Perhaps the most surprising part of Miller's game has been his defense. It's not perfect, but the tools are there, and the effort is undeniable. He hasn't backed down from tough matchups and has a knack for disrupting shots with his length. Standing at 6-foot-9 with a wingspan of over 7 feet, don't be surprised if Miller develops into a defensive force in the association. Plus, he cares about every possession – a refreshing sight on a team with a long history of finishing near the bottom of the standings.
Miller's role on this team is only expected to grow as the season continues. With LaMelo Ball sidelined indefinitely due to an ankle injury, Miller will continue to see his name in the starting lineup. There's also a strong chance that Charlotte eventually moves on from a few veterans on the roster, which would expand Miller's role even more. Whether it's injuries, trades, or performance, one thing is sure: Brandon Miller's minutes and usage will continue to rise in the coming months.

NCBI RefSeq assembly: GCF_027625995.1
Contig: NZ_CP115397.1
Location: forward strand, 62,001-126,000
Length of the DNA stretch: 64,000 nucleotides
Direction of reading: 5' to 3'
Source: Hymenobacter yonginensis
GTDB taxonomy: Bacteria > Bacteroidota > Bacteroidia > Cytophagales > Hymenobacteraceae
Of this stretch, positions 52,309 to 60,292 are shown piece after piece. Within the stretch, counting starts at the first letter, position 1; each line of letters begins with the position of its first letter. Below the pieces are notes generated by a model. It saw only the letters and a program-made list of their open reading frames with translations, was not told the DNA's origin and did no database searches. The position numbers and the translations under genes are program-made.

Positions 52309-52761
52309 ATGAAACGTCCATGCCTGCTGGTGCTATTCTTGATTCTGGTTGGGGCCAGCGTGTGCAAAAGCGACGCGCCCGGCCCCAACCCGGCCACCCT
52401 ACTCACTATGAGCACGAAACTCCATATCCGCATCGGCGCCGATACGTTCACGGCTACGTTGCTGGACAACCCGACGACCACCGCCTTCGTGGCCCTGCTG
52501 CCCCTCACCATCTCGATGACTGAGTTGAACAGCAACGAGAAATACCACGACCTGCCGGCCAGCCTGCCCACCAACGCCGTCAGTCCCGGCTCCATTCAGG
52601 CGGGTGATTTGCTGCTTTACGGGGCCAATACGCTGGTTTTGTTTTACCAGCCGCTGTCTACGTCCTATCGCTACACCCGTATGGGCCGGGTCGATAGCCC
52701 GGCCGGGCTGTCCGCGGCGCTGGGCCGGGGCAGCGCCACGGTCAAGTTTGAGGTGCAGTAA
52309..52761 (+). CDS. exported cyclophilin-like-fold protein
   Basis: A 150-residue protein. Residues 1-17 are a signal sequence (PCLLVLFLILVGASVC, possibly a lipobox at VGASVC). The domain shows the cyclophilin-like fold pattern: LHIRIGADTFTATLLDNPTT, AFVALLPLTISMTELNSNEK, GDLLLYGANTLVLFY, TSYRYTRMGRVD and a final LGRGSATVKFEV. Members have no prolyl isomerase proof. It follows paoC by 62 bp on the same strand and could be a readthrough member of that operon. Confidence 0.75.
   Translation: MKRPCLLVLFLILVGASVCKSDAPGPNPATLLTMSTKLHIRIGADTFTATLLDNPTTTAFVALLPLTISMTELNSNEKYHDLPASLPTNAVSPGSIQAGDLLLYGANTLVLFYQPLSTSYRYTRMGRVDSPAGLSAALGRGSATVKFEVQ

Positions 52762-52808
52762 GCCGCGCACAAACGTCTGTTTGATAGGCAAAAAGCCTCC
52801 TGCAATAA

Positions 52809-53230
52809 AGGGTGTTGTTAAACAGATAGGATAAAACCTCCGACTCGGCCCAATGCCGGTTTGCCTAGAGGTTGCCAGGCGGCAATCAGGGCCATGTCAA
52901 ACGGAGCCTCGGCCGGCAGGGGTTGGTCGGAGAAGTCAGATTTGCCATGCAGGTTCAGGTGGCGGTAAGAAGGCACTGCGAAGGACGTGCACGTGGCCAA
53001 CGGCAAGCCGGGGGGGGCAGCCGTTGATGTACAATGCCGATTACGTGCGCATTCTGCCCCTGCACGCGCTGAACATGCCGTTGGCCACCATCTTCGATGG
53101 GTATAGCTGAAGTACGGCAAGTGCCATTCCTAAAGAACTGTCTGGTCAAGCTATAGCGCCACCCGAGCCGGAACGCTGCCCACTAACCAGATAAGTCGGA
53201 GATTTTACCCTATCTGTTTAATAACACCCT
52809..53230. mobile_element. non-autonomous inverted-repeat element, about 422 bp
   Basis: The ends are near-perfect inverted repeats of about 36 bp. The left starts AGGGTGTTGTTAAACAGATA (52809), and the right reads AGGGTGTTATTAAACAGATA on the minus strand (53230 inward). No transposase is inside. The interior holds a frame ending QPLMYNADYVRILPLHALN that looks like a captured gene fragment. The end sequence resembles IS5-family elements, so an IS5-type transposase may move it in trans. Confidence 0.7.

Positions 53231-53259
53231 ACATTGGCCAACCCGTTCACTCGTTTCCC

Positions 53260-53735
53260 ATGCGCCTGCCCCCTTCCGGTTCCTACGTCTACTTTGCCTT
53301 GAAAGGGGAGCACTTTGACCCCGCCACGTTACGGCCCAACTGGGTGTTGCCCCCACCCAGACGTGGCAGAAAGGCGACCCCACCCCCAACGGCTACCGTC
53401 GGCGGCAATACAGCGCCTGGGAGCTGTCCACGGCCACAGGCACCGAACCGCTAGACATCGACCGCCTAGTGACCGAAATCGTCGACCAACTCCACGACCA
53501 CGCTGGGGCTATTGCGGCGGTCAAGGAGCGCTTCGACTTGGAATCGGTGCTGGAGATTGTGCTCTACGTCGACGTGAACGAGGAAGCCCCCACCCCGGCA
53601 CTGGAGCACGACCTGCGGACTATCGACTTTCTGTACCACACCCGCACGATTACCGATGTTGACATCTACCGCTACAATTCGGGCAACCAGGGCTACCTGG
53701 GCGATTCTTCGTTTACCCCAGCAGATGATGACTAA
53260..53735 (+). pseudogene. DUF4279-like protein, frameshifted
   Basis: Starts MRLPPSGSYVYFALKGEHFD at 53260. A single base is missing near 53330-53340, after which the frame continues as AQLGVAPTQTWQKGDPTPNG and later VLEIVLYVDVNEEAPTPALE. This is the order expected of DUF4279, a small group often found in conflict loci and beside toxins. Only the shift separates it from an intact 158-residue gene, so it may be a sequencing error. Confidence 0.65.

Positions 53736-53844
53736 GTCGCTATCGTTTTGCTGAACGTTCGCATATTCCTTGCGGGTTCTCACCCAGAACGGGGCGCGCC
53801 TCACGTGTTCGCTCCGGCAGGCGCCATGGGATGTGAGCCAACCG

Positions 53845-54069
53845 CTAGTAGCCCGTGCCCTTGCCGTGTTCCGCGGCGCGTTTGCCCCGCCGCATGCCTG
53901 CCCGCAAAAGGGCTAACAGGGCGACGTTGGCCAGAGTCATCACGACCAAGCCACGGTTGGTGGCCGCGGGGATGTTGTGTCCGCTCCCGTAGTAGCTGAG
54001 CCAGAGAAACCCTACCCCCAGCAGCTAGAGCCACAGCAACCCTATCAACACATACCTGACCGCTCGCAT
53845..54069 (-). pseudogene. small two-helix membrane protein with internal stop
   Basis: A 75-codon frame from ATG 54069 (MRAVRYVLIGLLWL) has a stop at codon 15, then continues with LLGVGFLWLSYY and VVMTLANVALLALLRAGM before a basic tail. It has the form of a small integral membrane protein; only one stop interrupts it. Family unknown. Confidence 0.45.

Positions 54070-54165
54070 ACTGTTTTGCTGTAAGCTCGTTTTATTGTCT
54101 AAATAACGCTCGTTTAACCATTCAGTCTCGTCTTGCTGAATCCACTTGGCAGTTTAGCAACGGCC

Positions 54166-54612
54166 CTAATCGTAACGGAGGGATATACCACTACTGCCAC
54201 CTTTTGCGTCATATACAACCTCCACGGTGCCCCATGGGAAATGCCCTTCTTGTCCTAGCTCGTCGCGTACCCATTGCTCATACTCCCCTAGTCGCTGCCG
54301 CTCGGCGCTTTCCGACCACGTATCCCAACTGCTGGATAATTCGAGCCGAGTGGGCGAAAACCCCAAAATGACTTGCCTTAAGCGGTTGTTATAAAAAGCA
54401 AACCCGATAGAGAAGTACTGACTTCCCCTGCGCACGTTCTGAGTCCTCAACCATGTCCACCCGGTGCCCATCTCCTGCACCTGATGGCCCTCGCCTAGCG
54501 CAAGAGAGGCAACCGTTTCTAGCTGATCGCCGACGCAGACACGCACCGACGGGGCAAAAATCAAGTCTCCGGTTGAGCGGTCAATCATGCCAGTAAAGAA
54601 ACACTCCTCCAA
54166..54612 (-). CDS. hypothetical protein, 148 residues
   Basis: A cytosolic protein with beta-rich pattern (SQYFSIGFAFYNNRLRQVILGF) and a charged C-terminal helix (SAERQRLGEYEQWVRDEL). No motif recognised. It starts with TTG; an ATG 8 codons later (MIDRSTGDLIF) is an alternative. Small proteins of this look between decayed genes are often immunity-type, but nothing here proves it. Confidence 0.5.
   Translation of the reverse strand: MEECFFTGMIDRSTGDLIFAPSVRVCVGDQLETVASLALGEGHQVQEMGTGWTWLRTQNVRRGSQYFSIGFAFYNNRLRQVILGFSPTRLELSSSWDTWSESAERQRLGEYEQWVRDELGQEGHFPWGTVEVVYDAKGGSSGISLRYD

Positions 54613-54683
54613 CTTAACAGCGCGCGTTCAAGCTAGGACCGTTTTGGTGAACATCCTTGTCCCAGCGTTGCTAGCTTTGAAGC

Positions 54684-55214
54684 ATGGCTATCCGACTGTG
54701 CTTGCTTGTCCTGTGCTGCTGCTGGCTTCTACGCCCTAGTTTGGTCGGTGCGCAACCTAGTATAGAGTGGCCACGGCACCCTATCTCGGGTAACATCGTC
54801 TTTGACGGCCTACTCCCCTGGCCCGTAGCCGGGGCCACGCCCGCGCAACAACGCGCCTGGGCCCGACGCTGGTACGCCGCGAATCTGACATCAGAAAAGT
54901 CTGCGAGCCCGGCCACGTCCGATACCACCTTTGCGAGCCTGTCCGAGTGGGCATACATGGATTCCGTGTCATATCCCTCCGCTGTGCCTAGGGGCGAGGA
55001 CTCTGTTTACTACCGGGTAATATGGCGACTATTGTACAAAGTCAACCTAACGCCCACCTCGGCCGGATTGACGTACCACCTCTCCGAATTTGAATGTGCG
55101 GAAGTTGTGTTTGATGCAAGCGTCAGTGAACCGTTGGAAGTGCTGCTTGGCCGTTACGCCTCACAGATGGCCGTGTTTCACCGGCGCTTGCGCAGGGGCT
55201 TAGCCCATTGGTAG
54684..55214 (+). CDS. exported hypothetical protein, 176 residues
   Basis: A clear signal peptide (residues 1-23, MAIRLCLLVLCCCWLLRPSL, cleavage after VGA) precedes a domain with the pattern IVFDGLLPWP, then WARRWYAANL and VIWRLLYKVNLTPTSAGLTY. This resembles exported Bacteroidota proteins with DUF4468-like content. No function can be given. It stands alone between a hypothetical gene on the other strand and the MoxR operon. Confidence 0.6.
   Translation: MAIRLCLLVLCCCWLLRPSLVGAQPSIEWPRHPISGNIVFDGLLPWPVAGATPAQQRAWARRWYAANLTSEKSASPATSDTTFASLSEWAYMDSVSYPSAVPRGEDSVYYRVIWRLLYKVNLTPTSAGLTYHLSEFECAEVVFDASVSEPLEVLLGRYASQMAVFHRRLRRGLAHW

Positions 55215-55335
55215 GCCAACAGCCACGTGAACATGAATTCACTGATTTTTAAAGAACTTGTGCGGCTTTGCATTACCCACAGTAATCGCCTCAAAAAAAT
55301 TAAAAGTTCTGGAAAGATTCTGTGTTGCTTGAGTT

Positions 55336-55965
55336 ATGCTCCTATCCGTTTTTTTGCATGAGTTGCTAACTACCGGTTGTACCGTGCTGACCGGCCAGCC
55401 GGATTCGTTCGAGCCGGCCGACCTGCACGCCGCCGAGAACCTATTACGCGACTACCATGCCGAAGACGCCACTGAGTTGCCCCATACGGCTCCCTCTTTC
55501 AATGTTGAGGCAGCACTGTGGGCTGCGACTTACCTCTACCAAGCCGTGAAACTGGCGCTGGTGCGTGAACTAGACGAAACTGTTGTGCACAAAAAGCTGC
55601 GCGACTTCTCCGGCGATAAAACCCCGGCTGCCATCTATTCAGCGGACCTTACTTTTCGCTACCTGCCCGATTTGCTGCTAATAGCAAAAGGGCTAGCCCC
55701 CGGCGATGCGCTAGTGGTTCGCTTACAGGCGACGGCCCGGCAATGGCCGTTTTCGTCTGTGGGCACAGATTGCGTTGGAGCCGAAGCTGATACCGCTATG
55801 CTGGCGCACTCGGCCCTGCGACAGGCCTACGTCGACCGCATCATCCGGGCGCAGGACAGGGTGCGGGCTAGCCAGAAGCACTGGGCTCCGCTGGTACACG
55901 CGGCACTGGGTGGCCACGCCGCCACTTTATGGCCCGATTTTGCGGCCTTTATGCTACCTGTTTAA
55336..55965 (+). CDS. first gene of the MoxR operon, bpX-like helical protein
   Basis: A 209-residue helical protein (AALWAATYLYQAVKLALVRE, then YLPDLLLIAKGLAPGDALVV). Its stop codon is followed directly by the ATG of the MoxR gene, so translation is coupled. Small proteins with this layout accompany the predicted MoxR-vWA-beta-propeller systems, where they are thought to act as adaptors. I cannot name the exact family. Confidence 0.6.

The Hornets have the foundational pieces to build around. The young core of Miller, Ball, and defensive anchor Mark Williams is among the league's most promising. It may not be this year, it may not be next year, but the blueprint is there for the Charlotte Hornets to compete in the Eastern Conference. For now, it's time for Hornets fans to briefly let down the walls and allow themselves to feel some happiness. Appreciate a good thing. Cherish a successful decision. At the very least, among the inexcusable losses, devastating injuries, and general turmoil surrounding the team, take solace in the fact that the franchise made the right call by drafting Brandon Miller back on June 22nd, 2023. Brooklyn, New York. Slightly after 8 p.m. on the east coast.